AuthorBougan, Timothy B.
AffiliationScience Applications International Corporation
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RightsCopyright © International Foundation for Telemetering
Collection InformationProceedings from the International Telemetering Conference are made available by the International Foundation for Telemetering and the University of Arizona Libraries. Visit http://www.telemetry.org/index.php/contact-us if you have questions about items in this collection.
AbstractToday’s telemetry environment is becoming increasingly digital. Highly reliable and relatively inexpensive digital recorders readily available, and most telemetry facilities are migrating away from the older analog recorders which are difficult to calibrate and expensive to maintain. Unfortunately, most site managers find they still have one or more “legacy” signals (such as FM-FM, PAM, and pre-detect PCM) that still require analog recording. To exclusively use digital recorders the TM site must integrate some device to convert the analog signals to digital format before recording. Until recently, the TM site managers had very few options short of building custom equipment to convert and capture the legacy signals. One solution available from Racal (for their Storeplex digital recorder) is to purchase their Analog Record/Play Signal Module. Unfortunately, their module uses a 16-bit Sigma-Delta converter and has a maximum bandwidth of 45.5 KHz, which is woefully inadequate for many analog signals. Other manufacturers offer similar solutions with similar bandwidth restrictions. Another solution is to purchase a multiplexor “front-end” which is capable of mixing multiple signal types (both digital and analog) on to the recorder’s serial-digital data stream. This option can provide higher analog bandwidths, but represents a significant investment (greater than $100K and often more than the recorder itself). This paper discusses the conceptualization, design, and performance of a unit to fill the gap between the low-bandwidth analog channel module and the high-end signal multiplexors. We will discuss how high-speed field-programmable gate arrays (FPGAs) can be configured to provide a low-cost interface between the digital recorder and the analog-to-digital converters (ADCs) and digital-to-analog converters (DACs) to capture and playback the analog signals. Our design focuses on achieving the maximum possible bandwidth for each analog signal while ensuring that IRIG-A or IRIG-B timecode are recorded simultaneously (so the analog signals can be later synchronized with their digital counterparts). We have found that such a solution permits multiple analog signals from 400 KHz up to 3 MHz to be easily and inexpensively recorded on the current generation of digital recorders. Our conclusions show that such a device can permit most telemetry sites to transition completely to more reliable, cheaper, and easier-to-maintain digital recorders.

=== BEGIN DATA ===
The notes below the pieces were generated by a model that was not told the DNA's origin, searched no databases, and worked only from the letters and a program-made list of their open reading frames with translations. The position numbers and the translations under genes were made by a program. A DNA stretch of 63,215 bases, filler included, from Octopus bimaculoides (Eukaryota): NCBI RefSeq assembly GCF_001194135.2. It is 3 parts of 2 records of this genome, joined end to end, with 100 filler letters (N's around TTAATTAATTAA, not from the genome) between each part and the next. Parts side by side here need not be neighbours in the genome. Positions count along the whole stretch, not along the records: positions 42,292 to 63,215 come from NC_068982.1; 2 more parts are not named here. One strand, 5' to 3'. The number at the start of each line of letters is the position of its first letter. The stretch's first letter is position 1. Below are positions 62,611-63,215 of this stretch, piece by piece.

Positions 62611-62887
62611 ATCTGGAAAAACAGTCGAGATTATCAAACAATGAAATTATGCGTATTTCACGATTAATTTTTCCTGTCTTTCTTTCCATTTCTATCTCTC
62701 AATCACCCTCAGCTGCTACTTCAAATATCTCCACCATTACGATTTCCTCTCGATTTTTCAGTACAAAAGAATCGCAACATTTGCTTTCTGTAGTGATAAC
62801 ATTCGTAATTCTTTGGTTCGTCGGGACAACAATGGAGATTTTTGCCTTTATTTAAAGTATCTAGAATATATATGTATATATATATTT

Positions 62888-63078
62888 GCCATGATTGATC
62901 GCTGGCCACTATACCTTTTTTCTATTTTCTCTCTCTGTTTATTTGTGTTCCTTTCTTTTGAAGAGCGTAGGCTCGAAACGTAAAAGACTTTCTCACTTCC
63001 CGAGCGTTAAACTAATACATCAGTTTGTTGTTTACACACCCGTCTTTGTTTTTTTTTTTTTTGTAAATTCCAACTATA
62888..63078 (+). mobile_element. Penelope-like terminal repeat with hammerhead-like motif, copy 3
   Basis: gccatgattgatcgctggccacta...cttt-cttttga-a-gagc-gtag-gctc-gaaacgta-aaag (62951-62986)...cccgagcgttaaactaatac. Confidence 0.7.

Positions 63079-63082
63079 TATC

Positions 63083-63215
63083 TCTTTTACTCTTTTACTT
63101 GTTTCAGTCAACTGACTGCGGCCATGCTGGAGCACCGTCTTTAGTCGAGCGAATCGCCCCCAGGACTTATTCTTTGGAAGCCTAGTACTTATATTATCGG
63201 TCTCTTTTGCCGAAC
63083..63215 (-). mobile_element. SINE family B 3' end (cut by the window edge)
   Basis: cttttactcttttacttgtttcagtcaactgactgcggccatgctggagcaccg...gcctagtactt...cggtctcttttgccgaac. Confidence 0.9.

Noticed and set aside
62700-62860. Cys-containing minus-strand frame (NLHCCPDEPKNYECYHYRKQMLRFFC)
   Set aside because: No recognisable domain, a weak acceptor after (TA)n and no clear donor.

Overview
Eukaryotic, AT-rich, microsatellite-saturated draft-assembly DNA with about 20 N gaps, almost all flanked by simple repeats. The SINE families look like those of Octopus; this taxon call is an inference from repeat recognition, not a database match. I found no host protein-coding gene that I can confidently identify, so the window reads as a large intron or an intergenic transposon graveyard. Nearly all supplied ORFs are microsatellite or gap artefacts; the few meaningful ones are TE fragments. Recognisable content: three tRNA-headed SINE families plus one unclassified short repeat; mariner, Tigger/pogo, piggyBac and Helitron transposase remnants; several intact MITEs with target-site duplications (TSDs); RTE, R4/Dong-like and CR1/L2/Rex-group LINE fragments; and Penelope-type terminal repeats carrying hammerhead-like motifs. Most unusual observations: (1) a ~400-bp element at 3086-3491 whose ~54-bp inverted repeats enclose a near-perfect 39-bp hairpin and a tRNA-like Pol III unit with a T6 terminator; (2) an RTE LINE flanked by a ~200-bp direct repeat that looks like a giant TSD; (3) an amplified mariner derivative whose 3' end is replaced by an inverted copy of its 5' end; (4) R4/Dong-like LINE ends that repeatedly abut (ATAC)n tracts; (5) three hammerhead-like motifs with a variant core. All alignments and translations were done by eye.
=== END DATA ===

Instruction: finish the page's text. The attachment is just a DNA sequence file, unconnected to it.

SponsorsInternational Foundation for Telemetering